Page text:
And if the show you were watching didn't get good reception, you had to adjust the bunny ears or just stand there and hold them for the duration of the show, because the TV inevitably worked better when you were touching (or near) the antenna, to ensure that you never got to sit back down.
And if you did eventually get cable and a remote, it probably had a wire connected to the TV that everyone tripped on as they entered the room. And it only had like 2 buttons (up and down) so you had to go through each channel to get to the one you wanted orrrrr, your remote had a turn dial that rotated, kind of like a rotary phone except it didn't rotate back at you. What do you mean, what's a rotary phone? Sheesh, forget it. Why don't you just go watch the Disney XD on your iPhone or something?
3) Put a needle on the record. Sooooo, they used to have these big round disc like things called records. Maybe you've seen one in a YouTube video where someone is DJ'ing. They were like super-sized CDs. I'm sorry, you don't know what that is? Um, DVDs? Sure, we can say Blu-rays if that makes you feel better. Anyhoo, you had an arm with a needle that had to be placed on the record to play a song, but you had to be super careful when you put it on because the slightest pressure could scratch the whole thing. You know, like the way you have to use your Sonicare toothbrushes - gently and let it do all the work?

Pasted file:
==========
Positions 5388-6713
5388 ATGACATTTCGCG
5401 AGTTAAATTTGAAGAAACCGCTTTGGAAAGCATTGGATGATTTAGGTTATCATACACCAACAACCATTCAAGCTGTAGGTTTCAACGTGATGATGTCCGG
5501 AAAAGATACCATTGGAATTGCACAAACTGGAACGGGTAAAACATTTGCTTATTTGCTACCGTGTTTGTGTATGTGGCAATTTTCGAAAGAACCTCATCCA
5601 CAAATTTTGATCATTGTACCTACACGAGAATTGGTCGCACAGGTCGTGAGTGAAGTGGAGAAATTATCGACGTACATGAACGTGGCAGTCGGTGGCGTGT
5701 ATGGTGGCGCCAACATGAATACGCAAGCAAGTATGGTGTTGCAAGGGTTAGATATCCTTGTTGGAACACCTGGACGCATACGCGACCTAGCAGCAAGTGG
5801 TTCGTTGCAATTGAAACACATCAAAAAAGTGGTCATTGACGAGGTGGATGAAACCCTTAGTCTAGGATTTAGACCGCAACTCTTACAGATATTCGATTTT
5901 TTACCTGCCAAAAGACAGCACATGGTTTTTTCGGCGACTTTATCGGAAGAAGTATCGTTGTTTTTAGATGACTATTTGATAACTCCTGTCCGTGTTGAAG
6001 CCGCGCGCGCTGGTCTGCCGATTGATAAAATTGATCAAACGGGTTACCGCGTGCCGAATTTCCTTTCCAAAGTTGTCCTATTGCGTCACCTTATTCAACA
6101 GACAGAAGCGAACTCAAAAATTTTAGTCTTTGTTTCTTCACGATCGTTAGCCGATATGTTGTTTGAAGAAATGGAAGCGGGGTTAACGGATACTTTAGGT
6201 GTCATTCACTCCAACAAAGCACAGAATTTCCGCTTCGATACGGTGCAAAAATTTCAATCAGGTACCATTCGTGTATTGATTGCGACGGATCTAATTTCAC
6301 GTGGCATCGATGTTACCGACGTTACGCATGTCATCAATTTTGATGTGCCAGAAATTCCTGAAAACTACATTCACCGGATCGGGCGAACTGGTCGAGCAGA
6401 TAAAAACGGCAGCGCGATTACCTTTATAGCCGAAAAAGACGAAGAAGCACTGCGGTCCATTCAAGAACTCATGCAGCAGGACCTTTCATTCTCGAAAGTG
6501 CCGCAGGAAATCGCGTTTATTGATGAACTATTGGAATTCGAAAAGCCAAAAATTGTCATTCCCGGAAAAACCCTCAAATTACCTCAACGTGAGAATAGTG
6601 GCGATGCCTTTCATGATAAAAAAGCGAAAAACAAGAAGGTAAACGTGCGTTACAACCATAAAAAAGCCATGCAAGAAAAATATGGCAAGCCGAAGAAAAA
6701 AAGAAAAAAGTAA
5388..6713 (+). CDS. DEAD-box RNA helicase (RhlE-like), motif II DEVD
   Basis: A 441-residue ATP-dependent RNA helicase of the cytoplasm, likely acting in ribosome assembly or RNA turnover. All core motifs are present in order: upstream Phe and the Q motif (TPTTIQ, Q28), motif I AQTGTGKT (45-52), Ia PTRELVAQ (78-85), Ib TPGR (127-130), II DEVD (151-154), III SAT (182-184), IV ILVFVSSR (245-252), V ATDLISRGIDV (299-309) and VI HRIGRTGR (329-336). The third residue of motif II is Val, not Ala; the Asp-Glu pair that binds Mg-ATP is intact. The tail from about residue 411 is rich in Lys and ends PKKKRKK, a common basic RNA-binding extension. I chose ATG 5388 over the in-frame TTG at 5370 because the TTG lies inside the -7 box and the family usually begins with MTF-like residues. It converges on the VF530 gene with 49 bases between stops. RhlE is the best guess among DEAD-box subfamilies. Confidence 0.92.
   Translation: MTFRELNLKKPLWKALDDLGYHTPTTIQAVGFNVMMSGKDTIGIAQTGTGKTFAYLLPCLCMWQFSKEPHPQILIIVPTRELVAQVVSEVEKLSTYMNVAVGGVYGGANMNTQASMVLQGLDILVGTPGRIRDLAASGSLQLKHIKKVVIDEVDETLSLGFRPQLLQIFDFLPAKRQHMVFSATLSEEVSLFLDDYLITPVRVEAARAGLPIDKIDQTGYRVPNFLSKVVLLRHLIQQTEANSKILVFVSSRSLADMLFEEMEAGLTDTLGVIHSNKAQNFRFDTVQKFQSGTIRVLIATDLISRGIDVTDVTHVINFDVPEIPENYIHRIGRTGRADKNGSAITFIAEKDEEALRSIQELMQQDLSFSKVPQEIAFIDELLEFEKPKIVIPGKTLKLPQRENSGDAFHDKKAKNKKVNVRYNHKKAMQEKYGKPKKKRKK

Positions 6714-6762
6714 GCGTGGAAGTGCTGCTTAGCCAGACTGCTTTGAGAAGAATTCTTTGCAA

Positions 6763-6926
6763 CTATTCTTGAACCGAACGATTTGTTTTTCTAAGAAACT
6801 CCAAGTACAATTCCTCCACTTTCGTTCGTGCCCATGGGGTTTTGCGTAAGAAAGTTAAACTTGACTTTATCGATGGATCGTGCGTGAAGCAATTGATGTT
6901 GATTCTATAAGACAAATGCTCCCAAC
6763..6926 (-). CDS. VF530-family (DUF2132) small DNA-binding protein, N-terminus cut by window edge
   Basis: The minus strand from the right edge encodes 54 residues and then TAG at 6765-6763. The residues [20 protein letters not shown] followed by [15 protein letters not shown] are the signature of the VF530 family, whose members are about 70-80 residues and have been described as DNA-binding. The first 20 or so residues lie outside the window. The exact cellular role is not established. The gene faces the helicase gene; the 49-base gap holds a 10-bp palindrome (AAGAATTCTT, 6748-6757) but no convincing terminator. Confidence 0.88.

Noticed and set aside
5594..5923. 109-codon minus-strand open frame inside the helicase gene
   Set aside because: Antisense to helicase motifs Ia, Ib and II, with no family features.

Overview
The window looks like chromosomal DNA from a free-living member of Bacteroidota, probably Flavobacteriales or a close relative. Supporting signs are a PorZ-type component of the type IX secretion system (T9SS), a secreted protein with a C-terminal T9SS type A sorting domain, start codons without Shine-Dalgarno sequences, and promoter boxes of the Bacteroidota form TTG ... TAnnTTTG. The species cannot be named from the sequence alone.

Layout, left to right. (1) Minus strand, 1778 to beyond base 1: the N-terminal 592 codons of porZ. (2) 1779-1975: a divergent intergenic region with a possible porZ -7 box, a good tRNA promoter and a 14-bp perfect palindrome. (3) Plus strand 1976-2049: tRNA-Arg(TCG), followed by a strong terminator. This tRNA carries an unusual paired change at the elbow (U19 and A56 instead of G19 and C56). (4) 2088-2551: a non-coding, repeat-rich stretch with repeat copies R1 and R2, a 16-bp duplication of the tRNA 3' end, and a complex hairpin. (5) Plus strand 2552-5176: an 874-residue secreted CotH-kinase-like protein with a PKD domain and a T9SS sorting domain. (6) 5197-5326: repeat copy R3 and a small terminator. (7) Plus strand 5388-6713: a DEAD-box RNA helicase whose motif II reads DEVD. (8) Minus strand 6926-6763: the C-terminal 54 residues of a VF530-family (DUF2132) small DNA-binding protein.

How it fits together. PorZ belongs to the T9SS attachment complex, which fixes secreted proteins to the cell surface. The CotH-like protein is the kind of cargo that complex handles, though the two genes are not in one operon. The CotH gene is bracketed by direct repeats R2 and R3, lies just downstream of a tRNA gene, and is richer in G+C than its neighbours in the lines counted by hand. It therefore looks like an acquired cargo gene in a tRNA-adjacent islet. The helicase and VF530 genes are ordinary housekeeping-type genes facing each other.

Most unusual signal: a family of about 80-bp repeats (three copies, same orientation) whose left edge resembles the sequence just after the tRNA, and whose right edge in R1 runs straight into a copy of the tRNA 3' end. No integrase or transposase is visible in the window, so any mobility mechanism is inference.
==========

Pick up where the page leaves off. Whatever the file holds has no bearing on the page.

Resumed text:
Now, if you were really adept at record playing, you could find the right groove for any song you wanted to hear. Oh, and you know how your speakers are the size of a Q-tip? Mine were the size of furniture. In fact, they took up most of my room. Actually, one speaker doubled as my bedside table and the other speaker doubled as ... my bed.
4) Use a map. Maps were how we pretty much got anywhere far, or got lost trying to get there. You see, we didn't have those fancy shmancy GPS systems in our cars or phones that feature maps, log traffic, and offer alternate routes which are all conveyed by a lovely chipper voice. No, we had massive papers that seemed to keep unfolding and unfolding and unfolding with tons of tiny lines on them (that remind me of the backs of my once sexy legs). We had to use our fingers to plot a course that would get us to our destination (or we just settled on going somewhere else. There was a key but no one had any clue how soon a turn was coming. And you could lose your place in the blink of an eye, which is why the voice of the person giving directions wasn't lovely or chipper at all. It was the snappy, yelly, frustrated voice of one of your parents, who would have no problem turning around and slapping you half way through the trip if you interrupted them, gave your opinion, or sang along with your Sony Walkman with too much fervor.